Eight-year-old Mohammed is one of the children who continues to recover. Just a few months ago, he was seen in a video that went viral and brought the world’s attention to the severe malnutrition in Madaya. When the UNICEF team met him in January, Mohammed was extremely weak and fragile, with his rib cage protruding from his small body. Mohammed’s life has been saved thanks to the health team in Madaya who treated him with UNICEF therapeutic food. Mohammed is stronger now and has gone back to school. He proudly says he want to become a doctor.

Limar, the baby with huge, haunting eyes who was featured in a video that also went viral, was on the brink of death when she was brought to the makeshift hospital in January. She was suffering from acute malnutrition and had lost her appetite completely, her weak body unable to obtain vital nutrients from any of the food she consumed. Her condition was so critical that she would either die or potentially face permanent mental and physical damage. Thankfully, Limar received lifesaving treatment just in time, and she is now back on her feet and recovering. She will be able to lead a healthy life, but she still needs continued specialized medical care.

Devastating consequences of siege

Despite the improvements in child nutrition, the overall humanitarian situation in the town is still dire. Children continue to suffer from the devastating consequences of the restrictions imposed by the siege. Ehda, aged 8, sustained a shrapnel injury in her right eye in February. She was not allowed to leave Madaya for treatment and loss of vision in the eye.

Other children are facing life-threatening conditions including renal failure, rheumatic fever, shrapnel wounds, liver and heart disease – conditions that require specialist treatment that is currently unavailable at the makeshift hospital. The UNICEF team identified 92 children who need urgent medical evacuation.

A young doctor who has not completed his medical studies, a dentist, and a veterinarian are the only three health professionals in Madaya. They are doing what they can to save lives, but they are working under extreme conditions, facing lines of patients to treat with insufficient medical supplies and equipment. “We have had to learn how to treat patients on the job, we have become specialists while still students,” the medical staff told UNICEF staff.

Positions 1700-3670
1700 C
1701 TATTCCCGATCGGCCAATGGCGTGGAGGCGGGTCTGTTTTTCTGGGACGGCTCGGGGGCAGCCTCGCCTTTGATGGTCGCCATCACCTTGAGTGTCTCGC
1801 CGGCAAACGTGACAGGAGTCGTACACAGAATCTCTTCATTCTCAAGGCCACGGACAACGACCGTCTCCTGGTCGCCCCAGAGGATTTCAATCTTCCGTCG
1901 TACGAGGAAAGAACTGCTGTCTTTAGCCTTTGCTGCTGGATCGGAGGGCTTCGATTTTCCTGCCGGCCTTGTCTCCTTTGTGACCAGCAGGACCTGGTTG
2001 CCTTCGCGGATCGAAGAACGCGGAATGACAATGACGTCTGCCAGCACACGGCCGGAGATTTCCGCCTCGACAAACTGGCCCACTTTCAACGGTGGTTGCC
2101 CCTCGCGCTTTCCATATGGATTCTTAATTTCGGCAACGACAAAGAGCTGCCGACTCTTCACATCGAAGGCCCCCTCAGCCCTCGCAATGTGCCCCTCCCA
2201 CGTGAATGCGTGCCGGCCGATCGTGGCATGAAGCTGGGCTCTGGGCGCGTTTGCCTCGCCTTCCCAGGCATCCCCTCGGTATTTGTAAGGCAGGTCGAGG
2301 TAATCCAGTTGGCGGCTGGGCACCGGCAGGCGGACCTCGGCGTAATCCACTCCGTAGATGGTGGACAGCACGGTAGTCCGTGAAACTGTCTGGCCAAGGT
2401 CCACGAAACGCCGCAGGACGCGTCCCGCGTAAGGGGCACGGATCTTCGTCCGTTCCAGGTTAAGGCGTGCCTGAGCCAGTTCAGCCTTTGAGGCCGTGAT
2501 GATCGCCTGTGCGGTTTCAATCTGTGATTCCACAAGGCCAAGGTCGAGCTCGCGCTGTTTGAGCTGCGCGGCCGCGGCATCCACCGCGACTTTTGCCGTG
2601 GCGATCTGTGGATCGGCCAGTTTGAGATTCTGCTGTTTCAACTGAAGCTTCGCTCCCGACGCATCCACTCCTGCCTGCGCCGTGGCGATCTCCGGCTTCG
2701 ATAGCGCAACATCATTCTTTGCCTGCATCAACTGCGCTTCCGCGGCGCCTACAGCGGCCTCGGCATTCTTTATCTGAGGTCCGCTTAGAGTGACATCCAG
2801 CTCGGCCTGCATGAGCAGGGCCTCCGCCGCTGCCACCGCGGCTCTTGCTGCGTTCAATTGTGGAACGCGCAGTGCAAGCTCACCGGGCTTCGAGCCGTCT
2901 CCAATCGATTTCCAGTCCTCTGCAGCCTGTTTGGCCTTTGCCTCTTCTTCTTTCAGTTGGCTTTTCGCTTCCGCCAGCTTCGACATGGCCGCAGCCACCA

© UNICEF Syrian Arab Republic/2016
A UNICEF staff member holds Limar on her lap. Limar was suffering from malnutrition and was near death when she was brought to Madaya's makeshift hospital in January. She is now recovering and will be able to lead a healthy life.

With food and nutrition supplies arriving through aid convoys in the last three months, people are reported to be eating three meals a day once again. Unlike in previous months, people did not complain of hunger, but of the lack of food diversity in their diet. Some signs of life are returning to Madaya, but the shelves in the shops remain empty.

Urgent evacuation needed

Hospital staff reported that there were many cases of liver disease and other serious illnesses that cannot be treated, and a number of patients have died as a result. Prolonged starvation combined with the sudden introduction of food or the wrong type of food has itself led to medical complications, which require specialized and sustained care.

Only 125 patients were evacuated from Madaya during the last medevac on 20 April. Health centre staff, exhausted and overwhelmed by the number of people in need of lifesaving medical treatment, are simply unable to cope. They predict disastrous consequences, informing the UNICEF team that they have neither the resources, specialist expertise or the equipment and medicines required to treat people.

To maintain and continue the improvements in child nutrition and health, UNICEF and other aid agencies must have unconditional and sustained access to Madaya and other besieged towns. Access is needed not only to deliver lifesaving assistance, but to conduct assessments, provide medical treatment, support the evacuation of the critically ill and re-establish health and nutrition services.



UNICEF Photography: Syrian crisis